Unlike Aaron Carroll at the Incidental Economist, I was a policy and process analyst major in younger days. But we had the same concept of the binding constraint:
the rate limiting step. See, in any chemical reaction, there’s always one part that is the slowest. If you want to speed things up, you’re going to be able to make the most difference by focusing on that step….
I had to do laundry last night. We had an adult whites and towels load, an adult colors load, a referee load, and the kids load. The process is fairly simple; put clothes in washer, wait for washer to buzz, move clothes from washer to dryer, reload washer and wait for dryer to buzz. The binding constraint in that process flow is the dryer as it takes roughly two washer cycles for a dryer cycle.
In order to maximize the amount of sleep I got, I had to optimize the binding constraint. That meant I put all of the clothes in the washer on an extra five minute spin cycle to wring out as much moisture as possible. That meant that as soon as I heard the dryer buzz, I went downstairs and changed the loads to minimize its non-use, and it meant that I hung my jeans and towels out to finish drying instead of putting them back in the dryer for another twenty minutes. The dryer was idle for maybe five minutes from start to finish. The washing machine was idle for a significant portion of the time, but the process was nearly as efficient as possible because I optimized the usage of the binding constraint.
Aaron notes that we don’t focus on the binding constraints or the rate limiting step in health care:
Bill and Melinda Gates are doing it right. From 1990 to recently, the childhood mortality rate has been cut in half. Why? Cause they pay attention to the things that matter. What kills kids worldwide? Malaria – and they’re hard at work on a vaccine. No worries about phantom illnesses or the craze of the week. Instead, they’ve got a solid focus on the things that actually matter….No fancy new medicines. No genetic tests. And it’s easy to roll your eyes and say this is common sense stuff, and it is in much of the developed world. But I think the Gates want to do the most good they can for children worldwide, period. And they can do so by improving things for those who have it the worst. That’s the rate limiting step. Further, they can do the most good in the places that need it the most by focusing on the things that are actually killing kids. In this case, it’s nutrition, hygeine, and infection control….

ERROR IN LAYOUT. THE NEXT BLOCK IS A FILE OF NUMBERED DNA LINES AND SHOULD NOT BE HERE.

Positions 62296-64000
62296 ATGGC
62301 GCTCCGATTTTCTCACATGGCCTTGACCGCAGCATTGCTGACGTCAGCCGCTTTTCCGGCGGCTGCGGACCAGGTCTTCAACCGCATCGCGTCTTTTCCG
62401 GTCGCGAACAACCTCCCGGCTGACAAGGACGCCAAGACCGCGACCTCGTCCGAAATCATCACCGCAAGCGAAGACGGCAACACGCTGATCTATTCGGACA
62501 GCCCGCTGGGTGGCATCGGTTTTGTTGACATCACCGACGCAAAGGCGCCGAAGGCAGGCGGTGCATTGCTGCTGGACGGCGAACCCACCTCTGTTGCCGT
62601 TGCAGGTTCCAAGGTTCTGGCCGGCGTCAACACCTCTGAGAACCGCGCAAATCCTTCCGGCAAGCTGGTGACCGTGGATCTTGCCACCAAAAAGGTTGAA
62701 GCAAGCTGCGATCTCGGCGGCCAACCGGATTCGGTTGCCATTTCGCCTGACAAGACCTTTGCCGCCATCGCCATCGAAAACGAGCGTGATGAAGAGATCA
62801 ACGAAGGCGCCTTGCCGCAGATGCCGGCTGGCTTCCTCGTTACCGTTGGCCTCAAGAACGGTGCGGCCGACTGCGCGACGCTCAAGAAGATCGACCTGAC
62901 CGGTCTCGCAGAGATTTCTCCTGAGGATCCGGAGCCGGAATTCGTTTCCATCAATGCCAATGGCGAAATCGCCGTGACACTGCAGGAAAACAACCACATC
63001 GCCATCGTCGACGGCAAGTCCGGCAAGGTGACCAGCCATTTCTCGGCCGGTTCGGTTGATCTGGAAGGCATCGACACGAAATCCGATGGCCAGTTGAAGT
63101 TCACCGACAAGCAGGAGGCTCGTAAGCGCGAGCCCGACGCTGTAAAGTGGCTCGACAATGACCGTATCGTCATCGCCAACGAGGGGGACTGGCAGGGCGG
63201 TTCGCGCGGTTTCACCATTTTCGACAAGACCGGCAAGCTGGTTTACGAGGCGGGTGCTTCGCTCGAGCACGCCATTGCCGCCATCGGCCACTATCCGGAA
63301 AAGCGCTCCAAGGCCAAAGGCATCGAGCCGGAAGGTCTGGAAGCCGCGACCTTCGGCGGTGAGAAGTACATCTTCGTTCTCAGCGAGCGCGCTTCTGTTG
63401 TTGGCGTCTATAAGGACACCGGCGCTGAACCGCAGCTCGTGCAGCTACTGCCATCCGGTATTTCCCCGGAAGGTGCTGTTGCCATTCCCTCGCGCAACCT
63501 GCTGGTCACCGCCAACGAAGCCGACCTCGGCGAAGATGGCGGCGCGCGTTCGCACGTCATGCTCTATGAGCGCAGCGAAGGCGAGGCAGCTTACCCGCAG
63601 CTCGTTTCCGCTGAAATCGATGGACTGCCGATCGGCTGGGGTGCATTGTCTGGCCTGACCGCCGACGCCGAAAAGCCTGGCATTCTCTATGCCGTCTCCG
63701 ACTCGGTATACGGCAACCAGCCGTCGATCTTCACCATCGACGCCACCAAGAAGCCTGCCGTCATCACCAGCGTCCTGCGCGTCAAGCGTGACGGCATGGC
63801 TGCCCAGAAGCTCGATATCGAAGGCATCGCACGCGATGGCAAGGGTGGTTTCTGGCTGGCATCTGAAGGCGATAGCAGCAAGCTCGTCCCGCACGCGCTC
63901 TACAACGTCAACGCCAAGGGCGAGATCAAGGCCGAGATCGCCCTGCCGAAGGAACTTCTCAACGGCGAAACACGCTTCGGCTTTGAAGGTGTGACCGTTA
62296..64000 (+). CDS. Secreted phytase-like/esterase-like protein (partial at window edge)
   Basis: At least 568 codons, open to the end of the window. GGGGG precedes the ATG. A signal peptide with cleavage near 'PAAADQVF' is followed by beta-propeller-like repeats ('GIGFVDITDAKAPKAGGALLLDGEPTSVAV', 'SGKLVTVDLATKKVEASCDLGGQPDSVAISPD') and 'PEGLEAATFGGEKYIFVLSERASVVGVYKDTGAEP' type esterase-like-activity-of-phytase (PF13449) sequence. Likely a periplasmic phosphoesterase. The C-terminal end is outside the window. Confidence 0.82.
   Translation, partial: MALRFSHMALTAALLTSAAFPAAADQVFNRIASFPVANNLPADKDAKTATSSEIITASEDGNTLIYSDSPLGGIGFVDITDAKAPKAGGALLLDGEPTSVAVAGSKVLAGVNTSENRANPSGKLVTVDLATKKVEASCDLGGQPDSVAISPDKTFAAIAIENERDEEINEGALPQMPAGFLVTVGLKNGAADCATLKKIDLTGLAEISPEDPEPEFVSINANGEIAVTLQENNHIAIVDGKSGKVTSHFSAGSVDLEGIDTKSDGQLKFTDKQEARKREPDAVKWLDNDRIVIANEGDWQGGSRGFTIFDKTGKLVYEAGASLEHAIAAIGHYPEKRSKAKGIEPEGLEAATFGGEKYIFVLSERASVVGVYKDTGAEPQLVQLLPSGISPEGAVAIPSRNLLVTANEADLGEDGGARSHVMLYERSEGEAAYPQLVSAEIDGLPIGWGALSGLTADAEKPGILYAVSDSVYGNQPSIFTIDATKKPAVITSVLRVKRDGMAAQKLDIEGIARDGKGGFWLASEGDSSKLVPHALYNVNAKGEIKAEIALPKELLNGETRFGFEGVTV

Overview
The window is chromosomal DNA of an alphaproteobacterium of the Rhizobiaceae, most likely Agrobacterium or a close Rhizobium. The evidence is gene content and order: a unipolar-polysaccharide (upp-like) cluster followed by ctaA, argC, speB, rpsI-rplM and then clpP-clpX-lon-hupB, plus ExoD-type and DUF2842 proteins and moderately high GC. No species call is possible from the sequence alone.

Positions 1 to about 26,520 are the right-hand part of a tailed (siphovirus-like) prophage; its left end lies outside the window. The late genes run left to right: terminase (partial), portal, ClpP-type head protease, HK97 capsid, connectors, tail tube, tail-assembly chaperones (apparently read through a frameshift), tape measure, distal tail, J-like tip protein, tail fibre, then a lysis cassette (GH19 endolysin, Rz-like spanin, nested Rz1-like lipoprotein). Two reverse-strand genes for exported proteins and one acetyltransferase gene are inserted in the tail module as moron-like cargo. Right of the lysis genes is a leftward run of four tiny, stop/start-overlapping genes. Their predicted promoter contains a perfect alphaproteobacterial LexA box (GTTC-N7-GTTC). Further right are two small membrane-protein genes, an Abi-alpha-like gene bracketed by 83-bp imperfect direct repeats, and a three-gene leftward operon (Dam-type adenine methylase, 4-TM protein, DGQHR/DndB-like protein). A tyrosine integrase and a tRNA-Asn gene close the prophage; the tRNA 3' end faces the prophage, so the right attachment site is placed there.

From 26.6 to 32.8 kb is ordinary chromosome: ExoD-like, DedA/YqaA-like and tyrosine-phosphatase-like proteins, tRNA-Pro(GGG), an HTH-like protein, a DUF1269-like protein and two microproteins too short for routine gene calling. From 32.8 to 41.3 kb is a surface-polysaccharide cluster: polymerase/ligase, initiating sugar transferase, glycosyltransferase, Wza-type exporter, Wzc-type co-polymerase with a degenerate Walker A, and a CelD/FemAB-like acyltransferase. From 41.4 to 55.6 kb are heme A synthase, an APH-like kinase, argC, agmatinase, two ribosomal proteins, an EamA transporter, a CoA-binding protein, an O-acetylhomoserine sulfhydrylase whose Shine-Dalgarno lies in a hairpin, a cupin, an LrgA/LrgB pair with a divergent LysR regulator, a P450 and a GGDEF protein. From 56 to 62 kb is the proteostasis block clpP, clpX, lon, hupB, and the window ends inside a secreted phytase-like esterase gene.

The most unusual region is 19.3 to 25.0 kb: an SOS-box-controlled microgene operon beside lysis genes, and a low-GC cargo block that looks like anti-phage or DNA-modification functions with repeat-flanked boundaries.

Rocket science is cool if the goal is to go to Europa (even if we’re warned not to) but it is not a panacea. However the United States treats high end medical science as an end all and be-all. There is plenty of research to show that talking to patients about their goals, desires, and constraints leads to better health outcomes at lower cost and resource utilization that the best pill. There is plenty of research that shows wrapping social services around individuals at high risk lowers medical utilization and net spending than telling people to come to the emergency room if they feel ill. There is plenty of research that basic checklists minimize errors. Yet we don’t do that. It is easier to get a massive capital intensive installation than revamping business practices to emphasize the human and humane.
So we spend money on the sexy and the shiny instead of the simple and effective.
The lessons for the US are clear though. What’s the number one killer of kids in the US? Accidents – by far. But the number of foundations and NIH dollars going into that is miniscule. Know what consistently makes the top five? Suicide and homicide. How much time and money do we spend on researching ways to reduce that?
We don’t want to focus on those issues because of Freedumb ™.
If we focused on suicide and homicide that would mean that we actually have to talk about guns in a rational, adult manner where costs and benefits of having an absurdly heavily armed population is a reasonable thing to talk about. Instead of how guns are non-prescription Viagra or major tribal cultural markers. It would mean talking about how are communities are designed so that it is almost impossible for children to safely walk to the vast majority of their daily places of life. It would mean talking about mental health without stigma. It would mean that we as a society are also a community with shared responsibilities.
Those are evil and deviant thoughts so we chase shiny objects instead.